[squeak-dev] Re: Edgar from the Ostracism Re: Squeak 4.1 release candidate 2

Andreas Raab andreas.raab at gmx.de
Wed Apr 7 16:12:33 UTC 2010

On 4/7/2010 7:58 AM, Edgar J. De Cleene wrote:
> On 4/6/10 1:38 PM, "Andreas Raab"<andreas.raab at gmx.de>  wrote:
>> What I really don't understand here is why you think that it's easier to
>> do that with change sets rather than Monticello. I've merged lots of
>> systems and before Monticello this was an insanely painful process. I
>> found that with Monticello this became almost reasonable; still
>> difficult but no longer outright insane.
> Take fresh 4.0.
> Unzip this in same folder and filein first PrepareFor311Updates.3.cs
> Now you could update local with
> "Utilities applyUpdatesFromDisk" using real .cs
> Or "Utilities updateFromServer" load from trunk and made this NUMBERED .cs
> from the first day, not several updates later.
> Also the update number change.

But why is any of this advantageous to using Monticello? I'm not arguing 
that you can't do what you describe but from my perspective it is 
disadvantageous because:

1) You loose the ability to describe what is included in the image at 
each stage. A change set is not a package, consequently there is no good 
way to describe what is in an image at any given stage and whether the 
contents is "correct".

2) Monticello handles conflicts, change sets do not. If I maintain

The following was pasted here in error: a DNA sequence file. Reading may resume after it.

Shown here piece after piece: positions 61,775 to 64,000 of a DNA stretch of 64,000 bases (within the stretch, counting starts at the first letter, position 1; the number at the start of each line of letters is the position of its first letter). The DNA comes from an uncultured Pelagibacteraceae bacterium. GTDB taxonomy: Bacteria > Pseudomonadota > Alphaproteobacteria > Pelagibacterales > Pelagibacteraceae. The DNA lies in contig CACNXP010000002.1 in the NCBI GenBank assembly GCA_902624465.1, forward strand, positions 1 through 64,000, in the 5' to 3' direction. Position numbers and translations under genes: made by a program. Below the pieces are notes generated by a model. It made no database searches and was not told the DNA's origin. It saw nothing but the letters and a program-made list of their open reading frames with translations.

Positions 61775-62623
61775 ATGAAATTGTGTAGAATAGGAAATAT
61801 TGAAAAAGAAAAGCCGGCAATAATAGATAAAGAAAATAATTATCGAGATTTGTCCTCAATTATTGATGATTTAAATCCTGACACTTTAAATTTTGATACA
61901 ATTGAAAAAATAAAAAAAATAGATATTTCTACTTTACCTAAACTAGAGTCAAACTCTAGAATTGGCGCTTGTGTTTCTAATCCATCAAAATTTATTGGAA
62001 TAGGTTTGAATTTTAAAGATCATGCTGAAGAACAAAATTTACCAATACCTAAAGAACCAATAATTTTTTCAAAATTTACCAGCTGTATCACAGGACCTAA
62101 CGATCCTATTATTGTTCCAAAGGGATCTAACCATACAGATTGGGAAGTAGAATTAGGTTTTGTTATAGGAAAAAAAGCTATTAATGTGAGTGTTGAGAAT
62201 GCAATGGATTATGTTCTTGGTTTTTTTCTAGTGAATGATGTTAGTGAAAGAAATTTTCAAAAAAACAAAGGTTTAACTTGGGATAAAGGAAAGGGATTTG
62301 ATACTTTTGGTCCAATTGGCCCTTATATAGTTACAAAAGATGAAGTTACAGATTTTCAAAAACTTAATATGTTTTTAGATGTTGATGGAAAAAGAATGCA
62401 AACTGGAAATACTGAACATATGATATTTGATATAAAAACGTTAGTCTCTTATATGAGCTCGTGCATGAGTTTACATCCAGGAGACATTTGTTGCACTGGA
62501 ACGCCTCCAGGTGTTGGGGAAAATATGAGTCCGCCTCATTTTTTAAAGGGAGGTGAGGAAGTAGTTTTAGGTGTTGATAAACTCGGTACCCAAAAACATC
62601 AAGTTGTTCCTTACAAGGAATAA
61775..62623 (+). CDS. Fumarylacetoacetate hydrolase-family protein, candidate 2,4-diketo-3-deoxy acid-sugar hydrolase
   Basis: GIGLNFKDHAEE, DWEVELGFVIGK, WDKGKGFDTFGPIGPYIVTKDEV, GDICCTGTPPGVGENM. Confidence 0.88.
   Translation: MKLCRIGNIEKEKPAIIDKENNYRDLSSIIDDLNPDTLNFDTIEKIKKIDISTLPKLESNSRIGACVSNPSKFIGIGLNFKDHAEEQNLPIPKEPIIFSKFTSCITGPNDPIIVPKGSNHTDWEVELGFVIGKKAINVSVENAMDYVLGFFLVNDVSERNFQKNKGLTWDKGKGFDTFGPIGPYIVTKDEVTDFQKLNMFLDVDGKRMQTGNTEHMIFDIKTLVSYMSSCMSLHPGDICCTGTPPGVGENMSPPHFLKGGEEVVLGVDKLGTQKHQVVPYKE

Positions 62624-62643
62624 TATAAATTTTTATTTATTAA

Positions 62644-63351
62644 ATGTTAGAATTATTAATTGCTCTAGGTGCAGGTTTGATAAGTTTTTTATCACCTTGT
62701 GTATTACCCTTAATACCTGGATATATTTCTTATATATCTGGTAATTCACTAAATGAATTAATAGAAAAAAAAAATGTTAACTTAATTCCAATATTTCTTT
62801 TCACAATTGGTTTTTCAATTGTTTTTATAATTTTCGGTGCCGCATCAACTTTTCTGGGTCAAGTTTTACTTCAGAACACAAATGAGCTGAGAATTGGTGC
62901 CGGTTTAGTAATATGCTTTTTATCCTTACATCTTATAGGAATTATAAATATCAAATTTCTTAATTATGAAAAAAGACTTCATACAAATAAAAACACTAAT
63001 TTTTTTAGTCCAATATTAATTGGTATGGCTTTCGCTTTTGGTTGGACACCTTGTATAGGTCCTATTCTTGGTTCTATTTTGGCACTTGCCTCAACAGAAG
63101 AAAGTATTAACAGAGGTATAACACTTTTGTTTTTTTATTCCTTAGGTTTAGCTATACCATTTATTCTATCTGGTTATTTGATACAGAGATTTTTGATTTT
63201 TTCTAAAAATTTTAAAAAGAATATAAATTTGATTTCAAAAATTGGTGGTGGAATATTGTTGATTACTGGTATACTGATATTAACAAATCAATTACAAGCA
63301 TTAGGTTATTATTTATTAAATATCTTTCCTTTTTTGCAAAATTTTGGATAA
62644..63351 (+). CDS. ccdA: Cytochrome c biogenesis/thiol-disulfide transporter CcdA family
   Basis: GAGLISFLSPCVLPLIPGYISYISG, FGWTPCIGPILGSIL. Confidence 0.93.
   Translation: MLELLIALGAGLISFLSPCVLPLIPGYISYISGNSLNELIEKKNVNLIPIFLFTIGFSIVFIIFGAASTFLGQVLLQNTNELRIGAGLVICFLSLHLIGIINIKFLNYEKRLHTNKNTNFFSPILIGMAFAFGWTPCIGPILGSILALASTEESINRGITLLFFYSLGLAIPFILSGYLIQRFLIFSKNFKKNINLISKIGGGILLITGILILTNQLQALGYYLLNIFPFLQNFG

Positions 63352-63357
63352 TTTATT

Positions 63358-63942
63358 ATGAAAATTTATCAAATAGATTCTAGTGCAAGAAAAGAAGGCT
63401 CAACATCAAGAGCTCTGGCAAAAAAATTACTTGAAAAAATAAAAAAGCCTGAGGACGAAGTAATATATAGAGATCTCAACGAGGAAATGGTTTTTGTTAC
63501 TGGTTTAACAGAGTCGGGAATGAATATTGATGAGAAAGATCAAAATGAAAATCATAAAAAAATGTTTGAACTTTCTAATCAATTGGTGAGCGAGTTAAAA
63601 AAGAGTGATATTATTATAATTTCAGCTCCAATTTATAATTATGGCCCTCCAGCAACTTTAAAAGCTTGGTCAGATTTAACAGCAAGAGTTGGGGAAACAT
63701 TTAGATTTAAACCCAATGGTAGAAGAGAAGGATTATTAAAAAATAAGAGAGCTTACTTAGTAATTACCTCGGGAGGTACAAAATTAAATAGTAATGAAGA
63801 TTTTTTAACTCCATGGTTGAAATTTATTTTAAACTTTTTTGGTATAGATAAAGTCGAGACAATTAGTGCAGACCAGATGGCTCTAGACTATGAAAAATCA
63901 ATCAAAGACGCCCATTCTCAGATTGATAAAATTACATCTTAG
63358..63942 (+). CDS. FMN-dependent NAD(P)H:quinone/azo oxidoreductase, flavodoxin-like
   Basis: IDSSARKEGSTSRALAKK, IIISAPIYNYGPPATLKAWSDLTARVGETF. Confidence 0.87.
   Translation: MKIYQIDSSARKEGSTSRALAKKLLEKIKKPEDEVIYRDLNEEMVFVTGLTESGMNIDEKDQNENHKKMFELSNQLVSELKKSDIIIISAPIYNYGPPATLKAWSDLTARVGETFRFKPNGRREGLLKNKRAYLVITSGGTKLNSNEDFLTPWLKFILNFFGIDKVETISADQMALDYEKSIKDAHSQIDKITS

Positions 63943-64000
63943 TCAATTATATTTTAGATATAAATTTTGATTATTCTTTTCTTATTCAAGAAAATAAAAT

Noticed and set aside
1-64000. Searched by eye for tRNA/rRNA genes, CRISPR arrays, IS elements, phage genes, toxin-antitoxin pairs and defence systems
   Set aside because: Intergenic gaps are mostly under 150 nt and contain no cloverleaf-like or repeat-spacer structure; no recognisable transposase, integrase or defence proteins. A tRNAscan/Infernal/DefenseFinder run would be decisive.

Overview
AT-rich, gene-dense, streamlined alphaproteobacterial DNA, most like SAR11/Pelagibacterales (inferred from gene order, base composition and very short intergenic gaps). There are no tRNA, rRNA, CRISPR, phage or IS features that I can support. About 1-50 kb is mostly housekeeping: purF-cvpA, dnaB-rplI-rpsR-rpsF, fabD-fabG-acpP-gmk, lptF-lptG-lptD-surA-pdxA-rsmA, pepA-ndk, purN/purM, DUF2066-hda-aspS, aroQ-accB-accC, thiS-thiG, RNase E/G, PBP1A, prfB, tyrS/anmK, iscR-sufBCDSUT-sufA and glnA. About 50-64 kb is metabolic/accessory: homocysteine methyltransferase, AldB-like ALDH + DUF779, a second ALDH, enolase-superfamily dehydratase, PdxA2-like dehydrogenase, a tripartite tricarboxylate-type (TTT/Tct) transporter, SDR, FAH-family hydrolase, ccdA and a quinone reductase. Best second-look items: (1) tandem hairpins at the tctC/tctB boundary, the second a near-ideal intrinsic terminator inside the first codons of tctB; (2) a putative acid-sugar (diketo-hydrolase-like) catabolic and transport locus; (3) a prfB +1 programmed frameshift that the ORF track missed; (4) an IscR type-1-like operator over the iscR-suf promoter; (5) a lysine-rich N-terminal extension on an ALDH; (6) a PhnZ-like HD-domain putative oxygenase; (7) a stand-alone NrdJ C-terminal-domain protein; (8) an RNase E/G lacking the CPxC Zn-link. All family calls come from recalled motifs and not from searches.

images that have modifications to certain methods, Monticello will tell 
me that there's a conflict and allow me to decide how to resolve it.

3) Monticello provides context, change sets do not. I can merge versions 
in the inbox and see what changes are done, and if they conflict with 
changes before or after.

4) Monticello now uses (semi-)atomic loading, change sets do not.

*All* of these are killer arguments in my view.  The first one says that 
I can hit the "changes" button for any package that looks modified and 
find out if I do have local modifications or if the contents of the 
package is the same as in the corresponding Squeak version. I don't need 
to have a "virgin" image around just because I don't know if the image 
at hand may have modifications.

The second one says that I can update without the fear of destroying any 
of my work. In the past, when we used update streams I have had several 
location where an update nuked parts of work that I was just doing.

The third one says that the work of an integrator is much simplified. 
You can merge changes without fear of having conflicts even if you merge 
a distant or old version of a package.

The last one says that I don't need to test (and manually edit) load 
order in many situations that you had to before. Since method 
installation has been tidied up modifying methods in the compiler is no 
problem any longer. Change sets still suffer from this.

Really, I fail to see how anyone can reasonably claim superiority of 
change sets for what we're doing at this point.

   - Andreas

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